That leaves about 2.35 billion people ripe for the Facebook plucking. While Facebook seems ubiquitous to the plugged-in, chattering classes, its usage is not universal among even entrenched Internet users. In the United States, for example, by far the company’s most established and sticky market, only three-quarters of Internet users are actively on FB. That ratio of FB to Internet user is worse in other countries, so even full FB saturation in a given market doesn’t imply total Facebook adoption. Let’s (very) optimistically assume full US-level penetration for any market. Without China and Russia, and taking a 25 percent haircut of people who’ll never join or stay (as is the case in the United States), that leaves around 1.8 billion potential Facebook users globally. That’s it. In the first quarter of 2015, Facebook announced it had 1.44 billion users. Based on its public 2014 numbers, FB is growing at around 13 percent a year, and that pace is slowing. Even assuming it maintains that growth into 2016, that means it’s got one year of user growth left in it, and then that’s it: Facebook has run out of humans on the Internet.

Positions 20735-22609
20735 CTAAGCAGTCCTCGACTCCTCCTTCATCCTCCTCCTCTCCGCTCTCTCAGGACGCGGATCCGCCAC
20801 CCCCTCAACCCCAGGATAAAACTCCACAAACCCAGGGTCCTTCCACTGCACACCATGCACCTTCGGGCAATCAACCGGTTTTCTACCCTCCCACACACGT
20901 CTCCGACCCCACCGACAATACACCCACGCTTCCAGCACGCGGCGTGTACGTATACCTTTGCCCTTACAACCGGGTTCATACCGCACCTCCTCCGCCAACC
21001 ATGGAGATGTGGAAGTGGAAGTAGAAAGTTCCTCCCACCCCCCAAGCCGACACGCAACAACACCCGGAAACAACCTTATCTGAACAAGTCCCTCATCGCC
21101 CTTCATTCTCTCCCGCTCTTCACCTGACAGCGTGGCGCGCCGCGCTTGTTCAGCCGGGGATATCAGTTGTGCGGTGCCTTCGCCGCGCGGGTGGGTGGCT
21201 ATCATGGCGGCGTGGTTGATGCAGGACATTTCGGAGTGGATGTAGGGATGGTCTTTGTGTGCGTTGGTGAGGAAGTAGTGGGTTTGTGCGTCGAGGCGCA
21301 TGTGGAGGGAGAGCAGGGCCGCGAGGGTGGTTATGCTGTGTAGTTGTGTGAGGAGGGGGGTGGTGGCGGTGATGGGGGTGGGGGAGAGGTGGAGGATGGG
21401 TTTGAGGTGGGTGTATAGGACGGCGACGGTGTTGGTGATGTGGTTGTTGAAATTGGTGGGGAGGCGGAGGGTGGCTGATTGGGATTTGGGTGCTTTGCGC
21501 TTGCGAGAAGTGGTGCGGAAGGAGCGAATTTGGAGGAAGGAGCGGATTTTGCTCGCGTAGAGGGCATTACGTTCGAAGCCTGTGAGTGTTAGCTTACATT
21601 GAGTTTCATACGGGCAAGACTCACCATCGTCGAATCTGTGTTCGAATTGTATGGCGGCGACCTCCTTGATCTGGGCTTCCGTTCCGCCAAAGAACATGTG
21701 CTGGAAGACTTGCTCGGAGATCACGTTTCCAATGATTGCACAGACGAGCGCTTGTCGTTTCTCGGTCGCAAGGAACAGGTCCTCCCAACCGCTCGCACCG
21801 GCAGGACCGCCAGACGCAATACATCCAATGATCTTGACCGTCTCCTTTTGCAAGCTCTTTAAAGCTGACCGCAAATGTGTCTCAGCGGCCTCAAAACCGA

The company can solve this by either making more humans (hard even for Facebook), or connecting what humans there are left on the planet. This is why Internet.org exists, a vaguely public-spirited, and somewhat controversial, campaign by Facebook to wire all of India with free Internet, with regions like Brazil and Africa soon to follow. In early 2014 Facebook acquired a British aerospace firm, Ascenta, which specialized in solar-powered unmanned aerial vehicles. Facebook plans on flying a Wi-Fi-enabled air force of such craft over the developing world, giving them Internet. Just picture ultralight carbon-fiber aircraft buzzing over African savannas constantly, while locals check their Facebook feeds as they watch over their herds.”

Best ad campaigns of all time: Nike, Intel, Apple and others

I recently spent some time thinking what ad campaigns I would call my favorite. I think it would be Nike, Intel & Apple. See yourself.

Nike